I know that people aren't getting paid for Comixpedia work, but really, what is the point fo doing something if you don't do it properly? A real, meaty site dedicated to webcomics would be a wonderful thing but Comixpedia just isn't it.
So I suppose the question is, what is Comixpedia meant to be? Is it just a glorified news site for which people occasionally dash off articles form the top of their heads, articles that say nothing -- candy-floss for the eyes? Or is it a serious attempt to provide commentary on the emerging medium of webcomics? Because if it's meant to be the latter, you really need to shape up and start writing articles that assume your readers are intelligent, knowledgable people, not children who need to have it pointed out to them that there are 'many moments within journal comics and illustrated blogs that definitely fall within the slice of life category' as if it's some great revelation, rather than something which any webcomics reader with half a brain has already noticed for themselves. That assume your readers can understand basic critical terms like 'focalisation' and 'diegetic' and discuss such things in articles that provide real insight.
So which is it?
Submitted by Xaviar Xerexes on November 8, 2004 - 11:13
The Webcomics Examiner is a monthly forum of reviews, interviews, and critical articles evaluating webcomics as a fine art. The free-access website is at http://webcomicsreview.com.
Amber "Glych" Greenlee is the interview subject of the latest issue of The Webcomics Examiner. Greenlee explains her prolific approach to webcomics to interviewer Alexander Danner. Also this issue, examiner art director Neal Von Flue and editor Joe Zabel continue the focus on innovative webcomics in the second of series, Aggressive Experiments. This issue they look at a trio of non-conformists: Ray Murphy- Detective of Dreams; Invisible Forces; and Tree City.
William G. reviews Loxie and Zoot with commentary by it's creator, Stephen Crowley; A. G. Hopkins assesses Return to Sender; and Zabel reviews the new series A Lesson is Learned, But the Damage is Irreversible.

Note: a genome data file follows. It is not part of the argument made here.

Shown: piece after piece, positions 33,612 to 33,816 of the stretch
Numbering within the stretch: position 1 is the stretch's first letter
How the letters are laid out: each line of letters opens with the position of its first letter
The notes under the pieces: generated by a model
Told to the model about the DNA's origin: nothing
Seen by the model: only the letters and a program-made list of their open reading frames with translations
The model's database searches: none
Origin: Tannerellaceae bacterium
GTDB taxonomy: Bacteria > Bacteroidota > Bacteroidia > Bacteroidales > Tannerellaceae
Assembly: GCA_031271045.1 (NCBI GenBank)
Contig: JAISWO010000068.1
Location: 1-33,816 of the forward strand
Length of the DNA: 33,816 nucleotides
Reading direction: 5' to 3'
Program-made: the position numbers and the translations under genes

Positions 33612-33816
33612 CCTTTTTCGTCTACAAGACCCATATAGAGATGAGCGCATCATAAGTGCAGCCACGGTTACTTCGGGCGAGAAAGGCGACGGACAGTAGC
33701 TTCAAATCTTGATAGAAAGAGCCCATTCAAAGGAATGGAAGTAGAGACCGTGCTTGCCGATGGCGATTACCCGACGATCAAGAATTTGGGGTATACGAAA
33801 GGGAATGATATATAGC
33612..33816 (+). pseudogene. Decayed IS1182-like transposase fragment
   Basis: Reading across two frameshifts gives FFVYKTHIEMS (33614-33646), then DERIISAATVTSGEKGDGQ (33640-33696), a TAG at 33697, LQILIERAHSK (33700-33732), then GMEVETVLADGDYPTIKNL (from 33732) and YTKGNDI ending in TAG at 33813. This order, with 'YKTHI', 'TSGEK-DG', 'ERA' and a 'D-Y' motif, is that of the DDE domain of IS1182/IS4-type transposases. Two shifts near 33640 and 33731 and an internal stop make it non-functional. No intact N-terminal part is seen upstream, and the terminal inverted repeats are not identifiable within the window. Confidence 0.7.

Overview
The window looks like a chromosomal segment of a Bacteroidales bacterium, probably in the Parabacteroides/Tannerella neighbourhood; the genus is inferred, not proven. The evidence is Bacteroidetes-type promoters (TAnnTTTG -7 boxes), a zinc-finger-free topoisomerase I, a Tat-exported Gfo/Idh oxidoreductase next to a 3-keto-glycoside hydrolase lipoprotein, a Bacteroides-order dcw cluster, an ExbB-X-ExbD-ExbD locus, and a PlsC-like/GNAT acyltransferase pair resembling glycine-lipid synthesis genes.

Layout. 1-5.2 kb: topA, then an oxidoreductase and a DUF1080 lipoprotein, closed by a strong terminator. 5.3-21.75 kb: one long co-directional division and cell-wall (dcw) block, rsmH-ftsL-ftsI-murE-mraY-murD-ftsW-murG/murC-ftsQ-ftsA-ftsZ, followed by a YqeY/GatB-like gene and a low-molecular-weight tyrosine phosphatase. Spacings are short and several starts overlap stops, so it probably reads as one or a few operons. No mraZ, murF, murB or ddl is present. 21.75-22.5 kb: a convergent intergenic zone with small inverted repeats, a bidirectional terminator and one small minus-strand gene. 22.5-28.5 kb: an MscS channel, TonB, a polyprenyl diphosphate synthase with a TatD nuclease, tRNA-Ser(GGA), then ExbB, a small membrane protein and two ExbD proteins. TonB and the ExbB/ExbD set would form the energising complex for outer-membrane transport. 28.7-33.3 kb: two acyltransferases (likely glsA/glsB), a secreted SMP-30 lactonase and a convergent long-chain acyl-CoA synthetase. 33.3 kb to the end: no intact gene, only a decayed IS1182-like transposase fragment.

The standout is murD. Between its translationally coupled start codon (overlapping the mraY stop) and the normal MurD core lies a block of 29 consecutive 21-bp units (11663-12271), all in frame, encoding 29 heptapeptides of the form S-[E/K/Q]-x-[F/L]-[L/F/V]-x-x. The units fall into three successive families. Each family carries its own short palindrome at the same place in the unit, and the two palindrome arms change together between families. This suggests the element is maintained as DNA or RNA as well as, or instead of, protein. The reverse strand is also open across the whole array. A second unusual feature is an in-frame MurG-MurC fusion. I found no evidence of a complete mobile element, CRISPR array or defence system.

You asked some tough questions and Ted Rall provided the answers. Read on for an interesting dialogue with one of the most controversial editorial cartoonists working today.
Submitted by Xaviar Xerexes on October 11, 2004 - 10:34
The Webcomics Examiner celebrates Halloween with a focus on the recently concluded vampire comedy Bite Me and its creator Dylan Meconis. Examiner editor Joe Zabel interviews Meconis, and Shaenon Garrity reviews the popular series.
Also this issue, examiner art director Neal Von Flue focuses on innovative webcomics in the first of a series, Aggressive Experiments. The first installment focuses on a trio of maverick works: After Days of Passion; 48 Vignettes About Everything; and Electric Spirit.
Rounding out the issue are reviews of Loyola Chin and the San Peligran Order, and Reasoned Cognition.
Submitted by William_G on October 10, 2004 - 02:33
I had an interesting email exchange the other day with someone and she mentioned the idea that webcomics fans tend to be insular people who don't expand their horizons beyond the circles they travel in now. For example, Keenspacers are only really interested in stuff Keen and quite honestly wouldn't give a crap about the greatest webcomic ever if it appeared on Modern Tales. And unless the words "X-Box funnies" appear in the title somewhere, gamer webcomic fans wouldnt read it....etc And as I thought about what she said, the more true it seemed to me